Re: Overtones


Subject: Re: Overtones
From: Richard Wentk (richard@skydancer.com)
Date: Mon Jun 28 2004 - 14:45:37 EDT


At 11:16 28/06/2004 -0700, you wrote:
>Hi,
>I was wondering if you could elaborate for me:
>When you say:
>"Instruments with more than one sound generator (e.g. anything with multiple
> >strings, or any ensemble) produce complex phase cancellation effects in the
> >overtone structure which also affect the perceived sound."
>
>do you mean that if more than one note is playing(on purpose or by
>accident) then there will be phase cancellation?

I mean anything with more than one physical noise source (e.g. the
different strings in a guitar, piano, violin) OR any collection of
instruments playing in an ensemble.

For ensemble playing you get a simple chorus effect where minor mistunings
create movement in the overtone structure.

With physical strings and some other instruments there's also a feedback
process via physical resonance which makes the overtone structure more
complicated than for a single string. The sound energy isn't just created
by the strings, it's also picked up and bounced around among them. If
there's a soundboard, that will also contribute to the process. That
creates some very complex and interesting variations in the overtone spectrum.

This is why sampled pianos always sound so dead. You can hear it's a piano,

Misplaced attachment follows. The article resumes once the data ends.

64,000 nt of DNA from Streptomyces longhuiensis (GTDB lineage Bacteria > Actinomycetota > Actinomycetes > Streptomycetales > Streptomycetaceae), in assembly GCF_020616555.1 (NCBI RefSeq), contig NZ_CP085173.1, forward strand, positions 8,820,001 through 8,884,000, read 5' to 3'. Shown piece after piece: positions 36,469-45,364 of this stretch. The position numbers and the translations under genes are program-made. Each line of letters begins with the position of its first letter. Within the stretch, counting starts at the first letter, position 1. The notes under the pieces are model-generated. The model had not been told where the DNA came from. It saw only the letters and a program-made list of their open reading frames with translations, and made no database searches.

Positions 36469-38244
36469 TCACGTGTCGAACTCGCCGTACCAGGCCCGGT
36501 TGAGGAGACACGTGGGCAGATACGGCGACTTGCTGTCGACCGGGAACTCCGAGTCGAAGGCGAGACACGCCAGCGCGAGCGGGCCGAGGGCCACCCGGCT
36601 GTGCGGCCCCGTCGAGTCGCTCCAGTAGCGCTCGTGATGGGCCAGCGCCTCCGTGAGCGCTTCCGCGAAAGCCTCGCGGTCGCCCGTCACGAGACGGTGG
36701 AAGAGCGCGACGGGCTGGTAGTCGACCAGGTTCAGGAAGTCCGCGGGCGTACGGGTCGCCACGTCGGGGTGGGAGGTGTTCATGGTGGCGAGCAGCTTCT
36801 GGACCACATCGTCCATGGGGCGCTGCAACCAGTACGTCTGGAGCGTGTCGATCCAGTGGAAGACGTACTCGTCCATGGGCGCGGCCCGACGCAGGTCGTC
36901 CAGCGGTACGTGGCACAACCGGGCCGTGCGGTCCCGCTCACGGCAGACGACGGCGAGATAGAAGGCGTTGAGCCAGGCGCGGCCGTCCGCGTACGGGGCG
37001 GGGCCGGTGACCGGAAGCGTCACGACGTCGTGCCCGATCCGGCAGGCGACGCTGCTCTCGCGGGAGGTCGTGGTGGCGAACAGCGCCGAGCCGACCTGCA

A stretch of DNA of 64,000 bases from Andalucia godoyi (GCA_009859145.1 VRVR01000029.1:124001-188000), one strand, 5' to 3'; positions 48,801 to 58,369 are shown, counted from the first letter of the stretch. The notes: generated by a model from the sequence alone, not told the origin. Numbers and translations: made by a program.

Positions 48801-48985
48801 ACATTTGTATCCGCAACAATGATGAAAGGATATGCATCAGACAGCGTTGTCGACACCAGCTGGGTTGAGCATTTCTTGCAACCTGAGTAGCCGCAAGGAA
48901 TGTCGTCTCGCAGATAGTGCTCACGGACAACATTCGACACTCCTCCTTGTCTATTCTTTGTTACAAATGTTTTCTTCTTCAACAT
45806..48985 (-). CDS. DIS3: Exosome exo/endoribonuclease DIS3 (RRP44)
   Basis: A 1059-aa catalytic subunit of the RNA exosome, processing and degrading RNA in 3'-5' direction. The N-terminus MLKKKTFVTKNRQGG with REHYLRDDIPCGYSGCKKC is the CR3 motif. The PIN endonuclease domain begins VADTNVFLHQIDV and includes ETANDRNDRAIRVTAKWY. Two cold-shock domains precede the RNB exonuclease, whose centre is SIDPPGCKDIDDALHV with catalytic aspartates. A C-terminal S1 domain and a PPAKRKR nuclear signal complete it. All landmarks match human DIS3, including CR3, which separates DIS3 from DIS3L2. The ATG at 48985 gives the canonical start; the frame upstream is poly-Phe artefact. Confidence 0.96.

kind of, but there's none of the movement in the sound you'd get from a
real piano.

If you want to hear this to best effect, either make any noise into a piano
with the damper held down, or find a hammer dulcimer or zither - which has
tens of strings and no damping of any sort.

>and also when you say that pitch is important too, did you mean the note
>being played, as in the frequency of the note?

Yes. Every note will have a slightly different overtone structure, because
instrument bodies tend to act like resonant filters, damping some frequency
ranges and enhancing others.

In physical modelling synthesis you model this by using one process to
create an excitation signal, and then another to simulate the resonance of
a physical body. At the risk of oversimplifying, it's a bit like putting
the raw sound through a graphic EQ.

It's very easy to hear this. Go find a music store and try out a selection
of acoustic guitars. Some will be quite bass heavy, otherwise will favour
the mid more, some will have more bite in the treble. That's all down to
the resonant properties of the body, which in turn depend on the wood used,
the thickness of the soundboard, the finish and also the shape and size.
The body acts like an acoustic EQ, emphasising some of the overtones from
the raw string sound more than others.

Master luthiers also understand how to control the amount of string
resonance to make guitars that really sing.

Richard



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